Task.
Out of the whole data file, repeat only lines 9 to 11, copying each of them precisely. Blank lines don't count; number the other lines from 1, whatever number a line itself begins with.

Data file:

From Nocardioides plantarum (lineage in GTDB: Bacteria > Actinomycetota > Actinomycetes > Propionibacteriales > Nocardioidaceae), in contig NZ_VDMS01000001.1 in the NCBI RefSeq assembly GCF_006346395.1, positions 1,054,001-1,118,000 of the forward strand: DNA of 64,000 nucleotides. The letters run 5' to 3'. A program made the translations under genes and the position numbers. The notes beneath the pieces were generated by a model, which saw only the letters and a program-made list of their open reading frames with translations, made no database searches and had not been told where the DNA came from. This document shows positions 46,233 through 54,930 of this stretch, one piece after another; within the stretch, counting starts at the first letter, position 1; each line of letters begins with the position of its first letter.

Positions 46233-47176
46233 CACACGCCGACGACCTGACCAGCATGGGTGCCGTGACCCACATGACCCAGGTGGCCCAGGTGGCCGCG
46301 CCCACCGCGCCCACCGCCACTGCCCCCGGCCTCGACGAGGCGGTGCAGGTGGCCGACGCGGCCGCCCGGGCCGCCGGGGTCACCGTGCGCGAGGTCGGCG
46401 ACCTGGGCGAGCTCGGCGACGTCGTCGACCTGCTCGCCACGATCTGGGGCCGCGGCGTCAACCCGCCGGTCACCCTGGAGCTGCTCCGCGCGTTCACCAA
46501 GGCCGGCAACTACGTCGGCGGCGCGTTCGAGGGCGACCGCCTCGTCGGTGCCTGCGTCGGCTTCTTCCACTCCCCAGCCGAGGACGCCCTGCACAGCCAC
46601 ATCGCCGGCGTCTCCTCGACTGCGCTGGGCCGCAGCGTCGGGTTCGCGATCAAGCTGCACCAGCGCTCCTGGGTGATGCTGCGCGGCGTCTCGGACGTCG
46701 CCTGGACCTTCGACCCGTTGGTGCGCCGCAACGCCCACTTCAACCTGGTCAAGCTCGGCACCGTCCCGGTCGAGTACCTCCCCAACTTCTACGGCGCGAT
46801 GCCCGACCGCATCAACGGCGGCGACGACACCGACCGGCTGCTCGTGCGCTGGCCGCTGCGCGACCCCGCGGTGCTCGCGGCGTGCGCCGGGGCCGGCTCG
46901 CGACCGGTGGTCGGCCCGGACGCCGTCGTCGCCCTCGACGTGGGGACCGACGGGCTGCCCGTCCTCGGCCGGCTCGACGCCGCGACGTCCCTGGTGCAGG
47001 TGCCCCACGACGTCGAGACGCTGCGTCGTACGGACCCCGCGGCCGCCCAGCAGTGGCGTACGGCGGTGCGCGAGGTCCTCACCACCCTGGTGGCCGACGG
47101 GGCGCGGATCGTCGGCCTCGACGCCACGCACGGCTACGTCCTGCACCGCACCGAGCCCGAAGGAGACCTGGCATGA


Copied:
46801 GCCCGACCGCATCAACGGCGGCGACGACACCGACCGGCTGCTCGTGCGCTGGCCGCTGCGCGACCCCGCGGTGCTCGCGGCGTGCGCCGGGGCCGGCTCG
46901 CGACCGGTGGTCGGCCCGGACGCCGTCGTCGCCCTCGACGTGGGGACCGACGGGCTGCCCGTCCTCGGCCGGCTCGACGCCGCGACGTCCCTGGTGCAGG
47001 TGCCCCACGACGTCGAGACGCTGCGTCGTACGGACCCCGCGGCCGCCCAGCAGTGGCGTACGGCGGTGCGCGAGGTCCTCACCACCCTGGTGGCCGACGG